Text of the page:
NZ banks face higher risk from skyrocketing house prices.

Unprecedented house price growth of more than 30 percent in the past year is exposing New Zealand banks to rising economic risks, according to Standard and Poors, the credit rating agency. 

S&P has warned that the banks could face a greater risk of a disorderly correction in house prices if the sharp growth persists and prices continue to build.  

This could result in higher credit losses for New Zealand financial institutions in the longer term, leading the rating agency to lower its stand-alone credit profile of some banks.  

“While the government and the regulator have taken various actions to mitigate the risks to financial system stability from the resurgent house prices, these initiatives have so far been less effective in restraining house price inflation than we previously anticipated,” S&P added. 

“We now see a heightened risk that property price growth continues unabated.” 

 Growth continues unabated 

Prices have soared in recent months on the back of improving economic activity, low retail interest rates, and persistent supply and demand imbalances. 

S&P believes that the New Zealand government's housing policy package will also support a slowdown in property price growth. The package includes extending the bright-line test (tax rules aimed at curbing speculation) to 10 years from five years, removing the ability of property investors to offset interest expense against rental income for tax purposes, and lifting the price and income caps on first-home buyer grants and loans.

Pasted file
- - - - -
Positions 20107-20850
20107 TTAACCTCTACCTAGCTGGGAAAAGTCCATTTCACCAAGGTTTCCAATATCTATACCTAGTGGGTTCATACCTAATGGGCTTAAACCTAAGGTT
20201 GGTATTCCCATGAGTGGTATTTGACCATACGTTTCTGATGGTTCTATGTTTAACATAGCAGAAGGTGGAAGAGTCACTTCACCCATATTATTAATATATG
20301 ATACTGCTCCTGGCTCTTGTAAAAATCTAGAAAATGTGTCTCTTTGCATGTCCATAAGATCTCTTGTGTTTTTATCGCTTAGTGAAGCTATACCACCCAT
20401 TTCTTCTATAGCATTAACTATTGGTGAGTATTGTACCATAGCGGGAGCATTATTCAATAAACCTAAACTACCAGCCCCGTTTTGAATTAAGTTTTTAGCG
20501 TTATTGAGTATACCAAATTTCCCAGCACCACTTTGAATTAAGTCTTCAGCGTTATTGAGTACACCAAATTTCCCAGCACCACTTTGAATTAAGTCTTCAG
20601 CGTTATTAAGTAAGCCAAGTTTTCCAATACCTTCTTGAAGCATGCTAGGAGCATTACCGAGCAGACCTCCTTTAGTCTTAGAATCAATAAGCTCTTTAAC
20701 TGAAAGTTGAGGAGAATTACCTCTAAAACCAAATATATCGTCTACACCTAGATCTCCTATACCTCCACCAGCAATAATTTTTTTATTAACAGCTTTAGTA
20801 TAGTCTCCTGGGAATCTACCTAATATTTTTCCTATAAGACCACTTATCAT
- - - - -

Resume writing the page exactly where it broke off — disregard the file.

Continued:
Further, the ratings house anticipates that the recent agreement between the government and the central bank to add debt serviceability restrictions - such as a debt-to-income (DTI) limit or an interest rate floor - to the macroprudential regulatory toolkit will assist in slowing house price growth. 

“However, any decision on applying a DTI limit will be preceded by a full public consultation process and a regulatory impact assessment. Consequently, implementation of such measures and their impact on house prices could take many months. 

“Nonetheless, downside risks are increasing, in our view, particularly if policy support measures are unsuccessful in curbing property price growth.” 

S&P forecasts that the New Zealand banks' credit losses will return to pre-covid levels in the next one to two years.  

“This reflects the New Zealand economy's faster recovery from the effects of the pandemic than most advanced economies, supported by the government's fiscal stimulus.  

“Credit losses could rise well above our base case if house prices were to unwind in a disorderly manner or there was a material recurrence of a Covid outbreak and containment restrictions, resulting in a deep and prolonged recession. 

Nevertheless, S&P’s issuer credit ratings on the six rated New Zealand banks and two rated nonbank financial institutions will likely remain unchanged due to strong parent support. The ratings agency expects to keep the ratings on the four major New Zealand banks on par with their Australian parents. 

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